Clicks don’t equal change; one must get garmi mai kharab

'Change through the digital route begins with ‘clicktivism’'.

Our Correspondent July 14, 2012


 While many may downplay the importance of social media, two teachers who run a school in a rural area of Jarkhand, India would vehemently beg to differ. Thanks to the power of digital activism, they finally got paid a salary, which had been due to them for four years. 

Raheel Khursheed, who works as the director of communications at, a social action platform in India, spoke at the Social Media Mela on the degree of digital activism’s potency in inducing a beneficial change. But he said that there were a lot of challenges in using this medium, one of which includes the novelty of social media. “We are trying to bring about change in a new space – it is still evolving and practitioners of digital activism are at a loss in terms of what it means and entails,” Khursheed said.

He said that change through the digital route begins with ‘clicktivism’, where a number of people who care about a particular social issue are brought together online and consolidate pressure on important societal actors. “But this is the only the very first step,” he warned. “You have to follow this up by going out of your home. That is how to bring about a change. Garmi mein kharab honay ki fiqaar na karain (Don’t worry about being affected by the heat),” he said, referring to the infamous dialogue by Pakistan Tehreek-i-Insaf supporter Zohair Toru.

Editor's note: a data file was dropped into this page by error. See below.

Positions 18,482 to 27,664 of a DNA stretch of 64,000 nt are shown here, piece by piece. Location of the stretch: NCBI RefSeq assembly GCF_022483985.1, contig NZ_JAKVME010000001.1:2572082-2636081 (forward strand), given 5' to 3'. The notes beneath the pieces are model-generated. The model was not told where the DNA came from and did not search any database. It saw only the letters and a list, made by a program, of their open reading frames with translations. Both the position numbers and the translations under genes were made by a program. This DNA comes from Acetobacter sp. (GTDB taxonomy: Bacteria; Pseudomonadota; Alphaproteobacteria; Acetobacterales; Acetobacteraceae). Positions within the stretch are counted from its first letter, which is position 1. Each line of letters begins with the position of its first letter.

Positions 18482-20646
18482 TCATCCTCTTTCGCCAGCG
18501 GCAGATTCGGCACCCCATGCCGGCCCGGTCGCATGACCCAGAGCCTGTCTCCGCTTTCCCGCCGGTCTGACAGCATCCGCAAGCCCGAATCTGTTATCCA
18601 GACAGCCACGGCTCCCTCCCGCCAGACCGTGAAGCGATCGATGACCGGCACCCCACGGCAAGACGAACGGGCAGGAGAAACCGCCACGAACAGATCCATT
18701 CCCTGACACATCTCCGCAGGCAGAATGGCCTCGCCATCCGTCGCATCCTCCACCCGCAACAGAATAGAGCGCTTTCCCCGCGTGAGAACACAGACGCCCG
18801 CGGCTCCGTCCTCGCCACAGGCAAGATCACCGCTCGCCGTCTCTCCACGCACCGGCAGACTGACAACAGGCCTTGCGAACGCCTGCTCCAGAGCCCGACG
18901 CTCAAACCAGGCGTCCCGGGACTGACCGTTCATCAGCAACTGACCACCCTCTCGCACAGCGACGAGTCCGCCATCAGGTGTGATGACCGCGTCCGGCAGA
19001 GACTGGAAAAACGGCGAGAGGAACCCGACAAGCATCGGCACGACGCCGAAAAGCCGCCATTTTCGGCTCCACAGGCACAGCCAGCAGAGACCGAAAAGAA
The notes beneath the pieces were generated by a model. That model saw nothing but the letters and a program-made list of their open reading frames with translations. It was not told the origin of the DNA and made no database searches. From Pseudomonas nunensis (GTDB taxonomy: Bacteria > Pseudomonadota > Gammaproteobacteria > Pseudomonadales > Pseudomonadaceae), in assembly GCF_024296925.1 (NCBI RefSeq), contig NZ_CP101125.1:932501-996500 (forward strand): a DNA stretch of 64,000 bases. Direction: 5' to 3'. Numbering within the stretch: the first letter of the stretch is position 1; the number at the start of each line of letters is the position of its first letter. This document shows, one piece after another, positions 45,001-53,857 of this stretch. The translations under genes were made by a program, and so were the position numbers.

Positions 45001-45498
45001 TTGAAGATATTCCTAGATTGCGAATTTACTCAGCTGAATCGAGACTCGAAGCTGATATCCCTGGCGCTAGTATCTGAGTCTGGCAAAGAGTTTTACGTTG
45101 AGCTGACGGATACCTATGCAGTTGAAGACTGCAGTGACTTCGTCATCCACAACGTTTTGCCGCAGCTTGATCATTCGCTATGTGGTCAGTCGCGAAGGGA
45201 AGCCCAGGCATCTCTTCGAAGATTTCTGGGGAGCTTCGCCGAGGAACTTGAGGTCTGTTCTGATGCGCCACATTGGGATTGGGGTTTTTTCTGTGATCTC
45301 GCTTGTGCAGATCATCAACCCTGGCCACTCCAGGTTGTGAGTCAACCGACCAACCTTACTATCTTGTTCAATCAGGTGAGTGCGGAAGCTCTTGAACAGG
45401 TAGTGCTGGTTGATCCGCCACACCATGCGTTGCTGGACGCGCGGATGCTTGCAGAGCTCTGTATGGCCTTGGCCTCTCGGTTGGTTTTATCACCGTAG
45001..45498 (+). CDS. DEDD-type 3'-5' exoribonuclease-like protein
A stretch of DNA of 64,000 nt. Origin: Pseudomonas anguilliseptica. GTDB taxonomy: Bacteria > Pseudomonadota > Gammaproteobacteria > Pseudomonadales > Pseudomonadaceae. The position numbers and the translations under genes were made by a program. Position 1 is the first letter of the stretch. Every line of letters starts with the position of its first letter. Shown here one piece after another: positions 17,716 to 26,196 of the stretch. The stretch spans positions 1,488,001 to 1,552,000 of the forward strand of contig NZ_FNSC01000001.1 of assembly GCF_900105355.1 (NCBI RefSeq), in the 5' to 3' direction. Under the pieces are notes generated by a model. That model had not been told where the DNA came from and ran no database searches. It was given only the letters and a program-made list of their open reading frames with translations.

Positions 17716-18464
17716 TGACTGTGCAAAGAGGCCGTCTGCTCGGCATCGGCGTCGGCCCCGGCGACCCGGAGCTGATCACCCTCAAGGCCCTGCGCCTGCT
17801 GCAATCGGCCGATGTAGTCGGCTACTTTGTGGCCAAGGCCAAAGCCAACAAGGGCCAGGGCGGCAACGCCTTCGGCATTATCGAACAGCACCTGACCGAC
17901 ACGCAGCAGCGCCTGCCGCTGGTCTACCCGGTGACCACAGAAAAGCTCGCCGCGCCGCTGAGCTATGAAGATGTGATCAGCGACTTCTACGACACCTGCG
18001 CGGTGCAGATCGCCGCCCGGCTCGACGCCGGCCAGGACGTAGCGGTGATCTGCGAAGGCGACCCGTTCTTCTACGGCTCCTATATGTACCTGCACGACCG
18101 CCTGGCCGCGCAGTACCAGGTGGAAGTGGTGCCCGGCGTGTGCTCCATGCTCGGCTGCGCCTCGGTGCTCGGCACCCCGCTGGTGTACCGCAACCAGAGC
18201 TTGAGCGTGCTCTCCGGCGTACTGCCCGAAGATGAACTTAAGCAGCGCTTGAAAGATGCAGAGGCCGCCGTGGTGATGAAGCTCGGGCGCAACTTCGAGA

Khursheed also offered examples closer to home. He recounted the episode of a boy in rural Uttar Pradesh who went to acquire a driving licence, but was asked by the officials to pay a bribe. After the boy refused to do so, he was beaten up. Fortunately, he had his mobile phone on him and was able to record the entire ordeal. He promptly went home and started an online petition to draw attention to his ordeal.

“Following this the district magistrate got around 80 phone calls pertaining to the case and this jolted him into action,” said Khursheed. Officials were suspended, a support centre for bribe complaints was established and signs were put up around the office, encouraging people not to give in to corrupt officials’ demands. In another instance, around 12,000 people signed a petition for the restructuring of a dog pound in a neighbourhood in India. This too, was successful.

Khursheed was also asked by an audience member if creating an online petition against President Asif Ali Zardari would make him step down. To that, Khursheed could only smile and say, “Good luck.”

Published in The Express Tribune, July 14th, 2012.


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